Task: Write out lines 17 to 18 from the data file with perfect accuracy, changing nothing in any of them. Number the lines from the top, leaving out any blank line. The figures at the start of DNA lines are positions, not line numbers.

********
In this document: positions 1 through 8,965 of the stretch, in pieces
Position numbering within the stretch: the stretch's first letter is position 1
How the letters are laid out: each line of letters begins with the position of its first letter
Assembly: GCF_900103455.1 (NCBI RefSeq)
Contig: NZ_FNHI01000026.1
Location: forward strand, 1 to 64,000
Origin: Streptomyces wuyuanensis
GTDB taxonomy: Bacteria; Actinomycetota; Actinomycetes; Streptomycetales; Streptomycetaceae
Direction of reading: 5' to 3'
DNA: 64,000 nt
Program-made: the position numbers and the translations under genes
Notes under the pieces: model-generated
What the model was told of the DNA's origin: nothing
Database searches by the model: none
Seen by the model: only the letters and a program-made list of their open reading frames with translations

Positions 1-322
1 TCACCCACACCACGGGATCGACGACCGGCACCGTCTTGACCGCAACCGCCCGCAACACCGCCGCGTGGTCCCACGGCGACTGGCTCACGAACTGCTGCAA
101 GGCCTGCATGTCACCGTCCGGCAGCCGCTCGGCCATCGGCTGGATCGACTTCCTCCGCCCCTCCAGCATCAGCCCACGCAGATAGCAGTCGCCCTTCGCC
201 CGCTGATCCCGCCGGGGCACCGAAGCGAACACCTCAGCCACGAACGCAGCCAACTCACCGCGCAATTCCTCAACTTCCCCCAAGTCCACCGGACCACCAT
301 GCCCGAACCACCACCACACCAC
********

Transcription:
1 TCACCCACACCACGGGATCGACGACCGGCACCGTCTTGACCGCAACCGCCCGCAACACCGCCGCGTGGTCCCACGGCGACTGGCTCACGAACTGCTGCAA
101 GGCCTGCATGTCACCGTCCGGCAGCCGCTCGGCCATCGGCTGGATCGACTTCCTCCGCCCCTCCAGCATCAGCCCACGCAGATAGCAGTCGCCCTTCGCC